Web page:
Move of em­bassy de­layed by U.S.

Trump had promised to re­lo­cate from Tel Aviv to Jerusalem, but he fol­lows prece­dent.

Los Angeles Times - - THE WORLD - By Tracy Wilkin­son and Brian Ben­nett tracy.wilkin­son@la­times.com brian.ben­nett@la­times.com Spe­cial cor­re­spon­dent Joshua Mit­nick in Tel Aviv con­trib­uted to this re­port.

WASH­ING­TON — With an eye to­ward a po­ten­tial Mid­dle East peace deal, Pres­i­dent Trump on Thurs­day is­sued a waiver that de­lays mov­ing the U.S. Em­bassy in Is­rael to Jerusalem for at least six months, a de­ci­sion in keep­ing with pre­vi­ous ad­min­is­tra­tions.

The move marks a re­ver­sal for Trump, who re­peat­edly vowed dur­ing last year’s cam­paign to swiftly move the em­bassy from Tel Aviv, where it has al­ways been lo­cated, to Jerusalem. Other can­di­dates have made the same prom­ise, but no pres­i­dent has ever fol­lowed through.

Is­rael con­sid­ers Jerusalem its cap­i­tal, but the Pales­tini­ans claim East Jerusalem for their cap­i­tal in a fu­ture state.

The U.S. and most ma­jor world pow­ers agree that the sta­tus of Jerusalem should be set­tled in ne­go­ti­a­tions be­tween Is­rael and the Pales­tini­ans, and no coun­try keeps its em­bassy in Jerusalem be­cause of the dis­pute.

In a state­ment, the White House said Trump made this de­ci­sion "to max­i­mize the chances of suc­cess­fully ne­go­ti­at­ing a deal be­tween Is­rael and the Pales­tini­ans."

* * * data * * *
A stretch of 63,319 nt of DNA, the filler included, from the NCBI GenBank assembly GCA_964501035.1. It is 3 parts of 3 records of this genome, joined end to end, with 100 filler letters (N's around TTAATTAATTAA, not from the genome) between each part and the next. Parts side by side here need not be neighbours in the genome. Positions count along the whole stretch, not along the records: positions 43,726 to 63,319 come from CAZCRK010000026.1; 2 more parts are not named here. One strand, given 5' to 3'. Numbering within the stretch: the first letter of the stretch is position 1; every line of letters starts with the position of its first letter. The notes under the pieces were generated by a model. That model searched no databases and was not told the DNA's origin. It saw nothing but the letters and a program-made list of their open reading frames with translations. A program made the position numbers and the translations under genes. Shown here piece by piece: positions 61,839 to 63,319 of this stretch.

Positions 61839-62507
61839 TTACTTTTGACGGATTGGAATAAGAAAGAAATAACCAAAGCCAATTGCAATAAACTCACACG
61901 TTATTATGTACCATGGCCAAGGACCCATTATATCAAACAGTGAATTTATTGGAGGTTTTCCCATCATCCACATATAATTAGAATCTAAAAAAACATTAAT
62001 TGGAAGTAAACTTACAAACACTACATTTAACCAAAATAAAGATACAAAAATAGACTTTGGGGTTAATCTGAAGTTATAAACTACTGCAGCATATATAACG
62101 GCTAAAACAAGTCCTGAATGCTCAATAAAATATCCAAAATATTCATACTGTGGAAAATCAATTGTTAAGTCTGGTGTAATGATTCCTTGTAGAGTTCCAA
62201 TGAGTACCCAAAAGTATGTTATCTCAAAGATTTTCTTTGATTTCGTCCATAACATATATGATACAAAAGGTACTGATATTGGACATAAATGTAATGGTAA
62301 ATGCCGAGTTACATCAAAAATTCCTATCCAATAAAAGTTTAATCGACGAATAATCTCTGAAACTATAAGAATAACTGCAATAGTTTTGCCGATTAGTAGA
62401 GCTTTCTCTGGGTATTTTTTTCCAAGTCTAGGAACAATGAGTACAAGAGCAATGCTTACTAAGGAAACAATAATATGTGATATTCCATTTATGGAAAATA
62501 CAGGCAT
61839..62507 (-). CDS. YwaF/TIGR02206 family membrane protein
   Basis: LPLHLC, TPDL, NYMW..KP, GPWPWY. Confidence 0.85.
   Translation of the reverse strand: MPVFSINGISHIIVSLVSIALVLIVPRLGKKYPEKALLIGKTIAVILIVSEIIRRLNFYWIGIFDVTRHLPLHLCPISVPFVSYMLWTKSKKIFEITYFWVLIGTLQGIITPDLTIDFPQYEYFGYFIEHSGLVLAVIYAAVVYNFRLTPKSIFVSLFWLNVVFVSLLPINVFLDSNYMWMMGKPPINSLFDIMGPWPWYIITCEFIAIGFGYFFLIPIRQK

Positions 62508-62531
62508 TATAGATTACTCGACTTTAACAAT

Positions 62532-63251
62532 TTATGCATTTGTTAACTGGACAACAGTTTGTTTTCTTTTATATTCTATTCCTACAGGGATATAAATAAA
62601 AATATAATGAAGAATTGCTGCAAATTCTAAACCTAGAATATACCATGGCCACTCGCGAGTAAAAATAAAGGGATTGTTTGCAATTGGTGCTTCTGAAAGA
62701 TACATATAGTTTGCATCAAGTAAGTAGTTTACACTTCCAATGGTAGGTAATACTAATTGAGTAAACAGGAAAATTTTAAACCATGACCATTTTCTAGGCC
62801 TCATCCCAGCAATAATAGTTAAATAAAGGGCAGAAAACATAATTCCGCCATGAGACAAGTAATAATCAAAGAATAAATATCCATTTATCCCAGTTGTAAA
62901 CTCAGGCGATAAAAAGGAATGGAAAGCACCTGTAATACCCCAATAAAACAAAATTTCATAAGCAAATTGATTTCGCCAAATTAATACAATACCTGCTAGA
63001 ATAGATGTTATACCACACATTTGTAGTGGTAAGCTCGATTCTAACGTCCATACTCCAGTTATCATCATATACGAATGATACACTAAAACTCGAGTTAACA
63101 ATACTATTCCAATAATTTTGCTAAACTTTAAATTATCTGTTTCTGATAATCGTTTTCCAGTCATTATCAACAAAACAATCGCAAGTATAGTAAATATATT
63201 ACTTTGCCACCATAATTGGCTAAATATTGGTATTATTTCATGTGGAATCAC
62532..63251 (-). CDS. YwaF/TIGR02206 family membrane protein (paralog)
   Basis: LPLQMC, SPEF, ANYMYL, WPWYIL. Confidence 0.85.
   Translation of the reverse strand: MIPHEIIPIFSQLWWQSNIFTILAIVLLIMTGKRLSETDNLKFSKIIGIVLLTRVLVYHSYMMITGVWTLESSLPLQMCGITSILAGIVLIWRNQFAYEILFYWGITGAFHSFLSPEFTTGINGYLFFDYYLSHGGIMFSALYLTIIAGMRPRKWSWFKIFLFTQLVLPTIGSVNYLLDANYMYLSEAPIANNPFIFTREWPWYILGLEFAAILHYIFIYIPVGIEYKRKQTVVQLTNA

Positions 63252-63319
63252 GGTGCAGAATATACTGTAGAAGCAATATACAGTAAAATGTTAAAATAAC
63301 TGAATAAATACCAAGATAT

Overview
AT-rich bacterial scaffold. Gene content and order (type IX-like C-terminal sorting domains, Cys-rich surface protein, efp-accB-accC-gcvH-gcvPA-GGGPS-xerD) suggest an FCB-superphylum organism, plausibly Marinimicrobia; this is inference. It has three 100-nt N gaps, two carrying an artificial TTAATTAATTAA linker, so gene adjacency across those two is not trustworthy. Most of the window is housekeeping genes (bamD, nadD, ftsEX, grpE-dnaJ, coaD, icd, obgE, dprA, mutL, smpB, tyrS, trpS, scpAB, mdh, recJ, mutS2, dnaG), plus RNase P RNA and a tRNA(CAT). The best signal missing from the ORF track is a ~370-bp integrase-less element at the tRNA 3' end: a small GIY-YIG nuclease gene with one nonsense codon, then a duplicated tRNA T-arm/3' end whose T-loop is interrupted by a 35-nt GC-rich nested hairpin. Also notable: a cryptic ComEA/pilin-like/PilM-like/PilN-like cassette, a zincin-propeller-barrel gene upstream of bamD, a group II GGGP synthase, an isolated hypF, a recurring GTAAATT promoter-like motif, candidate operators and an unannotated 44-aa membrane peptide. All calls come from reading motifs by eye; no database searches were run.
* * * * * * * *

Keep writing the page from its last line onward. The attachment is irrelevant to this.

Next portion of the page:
It added, "But as he has re­peat­edly stated his in­ten­tion to move the em­bassy, the ques­tion is not if that move hap­pens, but only when."

Af­ter Trump took of­fice, Jor­dan's King Ab­dul­lah and other Arab lead­ers warned the White House that mov­ing the em­bassy would en­rage Arab com­mu­ni­ties, es­pe­cially the Pales­tini­ans, and se­verely com­pli­cate any peace talks.

Since then, the White House has said Trump is re­view­ing the mat­ter. Dur­ing his visit to the Mid­dle East last month, he met with both Is­raeli and Pales­tinian lead­ers and called for a re­sump­tion of ne­go­ti­a­tions to­ward what he has called “the ul­ti­mate deal.”

Mov­ing the em­bassy is a pri­or­ity for many Repub­li­can evan­gel­i­cals in Trump’s po­lit­i­cal base, as well as some of his Jewish sup­port­ers.

Pres­i­dents of both par­ties have is­sued the waiver ev­ery six months since Congress passed a law man­dat­ing the em­bassy move in 1995. Trump was fac­ing a Thurs­day dead­line to re­new the waiver or see the State De­part­ment lose half its fund­ing for its over­seas fa­cil­i­ties.

Trump's new am­bas­sador to Is­rael, his for­mer bankruptcy lawyer David Fried­man, has vowed to live in Jerusalem, about 30 miles from Tel Aviv.

Pales­tini­ans wel­comed the waiver and said they look for­ward to more con­sul­ta­tion with the Trump ad­min­is­tra­tion.

"This is in line with the long-held U.S. policy and the in­ter­na­tional con­sen­sus, and it gives peace a chance," said Husam Zom­lot, the Pales­tinian Author­ity’s am­bas­sador to the United States.

Is­raeli of­fi­cials ex­pressed dis­ap­point­ment, but sev­eral said they be­lieved Trump will trans­fer the em­bassy be­fore he leaves of­fice.

In a state­ment, Prime Min­is­ter Ben­jamin Ne­tanyahu’s of­fice said that keep­ing em­bassies “out­side the cap­i­tal” only “drives peace fur­ther away” be­cause it keeps alive “the Pales­tinian fan­tasy that the Jewish peo­ple and the Jewish state have no con­nec­tion to Jerusalem.”

Trump’s de­ci­sion had been ex­pected. Sec­re­tary of State Rex Tiller­son said last month that Trump had to weigh what ef­fect mov­ing the em­bassy would have on po­ten­tial peace talks.

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